Criminal Code Amendments Introduced

I could have titled this post MORE Criminal Code amendments introduced. Between House of Commons Bills C-2 and C-52, 11 are related to the Criminal Code or its related legislation (youth justice, criminal records). November 1, 2010 saw the introduction of Bills C-51 (Investigative Powers for the 21st Century Act) and C-52 (An Act regulating telecommunications facilities to support investigations). Bill C-46 from the 40th Parliament, 2nd Session 2009 was similar to Bill C-51, but died on the order paper with the end of the session.

There is an interesting Department of Justice Backgrounder on C-51. The purposed of this bill is to assist the government and her agents with various problems:

  • Obtaining Transmission Data to Trace a Specified Communication
  • Preservation Orders (for data from telecos)
  • Tracking warrants (privacy protections for person location while continuing to allow tracking of objects)
  • Possession of a computer virus for the purpose of mischief
  • Modernizing the Mutual Legal Assistance in Criminal Matters Act and the Competition Act
  • International considerations (create the legislative framework necessary for Canada to ratify the Council of Europe’s Convention on Cybercrime and the Additional Protocol to the Convention on Cybercrime, Concerning the Criminalisation of Acts of a Racist and Xenophobic Nature Committed through Computer Systems)
  • There is no text posted yet for Bill C-52, but from the title it appears a companion piece to C-51.

    Since I am not a lawyer, I am asking Slawyers to comment. Does this look just a little bit like the US Patriot Act?

    For example, the proposed replacement for s.487.11:

    487.11 Either a peace officer or a public officer who has been appointed or designated to administer or enforce a federal or provincial law and whose duties include the enforcement of this or any other Act of Parliament may, in the course of their duties, exercise any of the powers described in section 487, 492.1 or 492.2 without a warrant if the conditions for obtaining a warrant exist but it would not be feasible to obtain a warrant because of exigent circumstances.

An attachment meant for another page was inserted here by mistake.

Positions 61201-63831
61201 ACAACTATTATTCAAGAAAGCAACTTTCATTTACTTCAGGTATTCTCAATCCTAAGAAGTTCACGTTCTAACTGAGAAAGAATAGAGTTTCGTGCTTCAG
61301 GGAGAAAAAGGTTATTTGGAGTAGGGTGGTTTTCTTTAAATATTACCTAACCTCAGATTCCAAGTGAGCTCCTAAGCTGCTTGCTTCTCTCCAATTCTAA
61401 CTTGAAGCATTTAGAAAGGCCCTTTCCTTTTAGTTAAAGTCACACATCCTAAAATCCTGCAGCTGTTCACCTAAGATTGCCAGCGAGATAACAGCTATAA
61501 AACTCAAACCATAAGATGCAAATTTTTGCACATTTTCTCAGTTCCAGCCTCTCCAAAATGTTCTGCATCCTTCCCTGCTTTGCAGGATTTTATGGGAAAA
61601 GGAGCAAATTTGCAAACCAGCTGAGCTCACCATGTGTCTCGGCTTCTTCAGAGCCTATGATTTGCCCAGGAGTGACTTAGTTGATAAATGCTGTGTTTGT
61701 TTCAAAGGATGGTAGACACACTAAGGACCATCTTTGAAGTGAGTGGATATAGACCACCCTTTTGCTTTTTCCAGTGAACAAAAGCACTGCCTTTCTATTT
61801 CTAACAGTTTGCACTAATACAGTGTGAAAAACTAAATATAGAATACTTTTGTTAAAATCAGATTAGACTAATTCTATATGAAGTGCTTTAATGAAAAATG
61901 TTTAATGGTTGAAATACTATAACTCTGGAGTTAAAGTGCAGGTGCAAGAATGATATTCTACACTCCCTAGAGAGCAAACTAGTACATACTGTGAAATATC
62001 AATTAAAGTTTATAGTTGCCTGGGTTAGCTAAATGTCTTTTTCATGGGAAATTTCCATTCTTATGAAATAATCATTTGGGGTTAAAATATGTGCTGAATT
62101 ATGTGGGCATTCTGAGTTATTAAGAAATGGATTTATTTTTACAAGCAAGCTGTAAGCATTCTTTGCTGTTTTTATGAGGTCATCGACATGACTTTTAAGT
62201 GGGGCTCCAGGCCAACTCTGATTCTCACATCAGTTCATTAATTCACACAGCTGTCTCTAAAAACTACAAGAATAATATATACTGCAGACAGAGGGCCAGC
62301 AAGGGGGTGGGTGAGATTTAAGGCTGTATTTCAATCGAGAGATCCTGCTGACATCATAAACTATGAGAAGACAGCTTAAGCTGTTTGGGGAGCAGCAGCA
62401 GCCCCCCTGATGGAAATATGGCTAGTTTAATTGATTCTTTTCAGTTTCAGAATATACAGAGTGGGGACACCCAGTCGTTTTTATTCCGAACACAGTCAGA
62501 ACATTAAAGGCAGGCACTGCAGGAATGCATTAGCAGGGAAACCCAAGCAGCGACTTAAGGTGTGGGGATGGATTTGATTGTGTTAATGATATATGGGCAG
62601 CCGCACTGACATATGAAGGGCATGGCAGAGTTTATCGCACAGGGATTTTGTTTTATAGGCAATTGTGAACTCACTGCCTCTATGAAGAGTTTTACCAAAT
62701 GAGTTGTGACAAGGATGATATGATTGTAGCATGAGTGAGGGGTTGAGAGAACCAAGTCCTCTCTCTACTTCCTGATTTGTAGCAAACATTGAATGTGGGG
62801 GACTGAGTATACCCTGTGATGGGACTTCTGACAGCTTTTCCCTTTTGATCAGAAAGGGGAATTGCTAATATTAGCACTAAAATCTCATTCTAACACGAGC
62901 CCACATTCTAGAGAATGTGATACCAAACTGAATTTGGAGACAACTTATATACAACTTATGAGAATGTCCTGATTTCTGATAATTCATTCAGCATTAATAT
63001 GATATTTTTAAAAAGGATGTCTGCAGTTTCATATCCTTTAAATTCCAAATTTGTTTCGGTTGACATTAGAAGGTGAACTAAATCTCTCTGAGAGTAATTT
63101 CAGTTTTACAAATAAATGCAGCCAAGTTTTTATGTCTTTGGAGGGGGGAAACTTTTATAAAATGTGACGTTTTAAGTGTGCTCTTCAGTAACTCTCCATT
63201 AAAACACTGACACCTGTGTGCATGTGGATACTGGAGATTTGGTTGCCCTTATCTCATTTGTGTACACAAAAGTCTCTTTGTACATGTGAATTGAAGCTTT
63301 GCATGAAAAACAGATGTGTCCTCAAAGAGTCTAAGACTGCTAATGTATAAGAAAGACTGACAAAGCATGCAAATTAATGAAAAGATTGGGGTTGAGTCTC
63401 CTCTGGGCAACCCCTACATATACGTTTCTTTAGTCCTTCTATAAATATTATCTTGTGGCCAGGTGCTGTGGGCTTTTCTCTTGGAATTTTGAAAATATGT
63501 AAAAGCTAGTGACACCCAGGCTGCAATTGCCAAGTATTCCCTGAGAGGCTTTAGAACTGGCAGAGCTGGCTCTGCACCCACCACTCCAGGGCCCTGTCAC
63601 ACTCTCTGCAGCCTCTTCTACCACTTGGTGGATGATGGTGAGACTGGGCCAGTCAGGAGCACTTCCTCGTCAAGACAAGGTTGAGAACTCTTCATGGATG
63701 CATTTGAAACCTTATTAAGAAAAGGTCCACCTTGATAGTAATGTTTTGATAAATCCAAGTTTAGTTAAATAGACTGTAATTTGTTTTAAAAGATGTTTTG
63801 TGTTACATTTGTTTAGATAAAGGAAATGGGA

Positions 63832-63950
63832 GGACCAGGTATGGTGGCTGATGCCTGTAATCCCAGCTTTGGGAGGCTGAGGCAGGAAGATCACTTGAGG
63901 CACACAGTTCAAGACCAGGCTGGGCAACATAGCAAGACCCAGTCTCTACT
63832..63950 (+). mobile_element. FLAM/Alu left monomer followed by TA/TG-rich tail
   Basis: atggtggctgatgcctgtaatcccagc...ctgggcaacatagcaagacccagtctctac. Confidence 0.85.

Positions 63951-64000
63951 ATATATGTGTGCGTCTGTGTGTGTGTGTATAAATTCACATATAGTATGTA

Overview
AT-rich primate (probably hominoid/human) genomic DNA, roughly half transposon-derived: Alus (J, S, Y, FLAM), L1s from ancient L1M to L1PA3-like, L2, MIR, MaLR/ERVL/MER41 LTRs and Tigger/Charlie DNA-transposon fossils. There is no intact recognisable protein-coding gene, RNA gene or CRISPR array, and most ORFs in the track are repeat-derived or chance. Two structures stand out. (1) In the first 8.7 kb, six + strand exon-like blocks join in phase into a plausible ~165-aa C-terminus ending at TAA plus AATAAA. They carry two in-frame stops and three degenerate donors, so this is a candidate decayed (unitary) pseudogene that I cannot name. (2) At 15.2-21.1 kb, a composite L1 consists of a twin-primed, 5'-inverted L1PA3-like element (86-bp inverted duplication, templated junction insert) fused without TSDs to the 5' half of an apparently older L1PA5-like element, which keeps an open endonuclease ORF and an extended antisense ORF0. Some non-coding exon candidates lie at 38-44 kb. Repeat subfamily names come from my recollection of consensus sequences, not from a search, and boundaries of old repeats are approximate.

I look forward to comments that will educate me about this legislation.


  1. Jean-Marc Leclerc

    Shaunna, s. 487.11 of the Criminal Code probably does not make the amendments akin to the U.S. Patriot Act. All that s. 487.11 says is that a police officer does not need a warrant if there are “exigent circumstances.” In plain language, this basically means there has to be a “real panic.” It would apply, for example, if the police had to break down a door arising from a 911 phone call. There just isn’t time to get a search warrant. There is a heavy onus on the police to prove the existence of exigent circumstances. “Exigent circumstances” is a common concept in criminal law that has been applied for many years in many different contexts and is not as extraordinary as may appear at first glance.

  2. s.487.11 exists in pretty much that form already; the amendments are quite minor. Nothing really PATRIOT-like there.

    More troubling are sections allowing disclosure of customer information to police in non-exigent circumstances without a search warrant. There will be civil liberties and Charter issues there.

    One aspect that is quite Pariot-like, as noted even in the Library of Parliament summary of the Bill, is the gag order preventing companies from notifying their customers that they have disclosed customer information.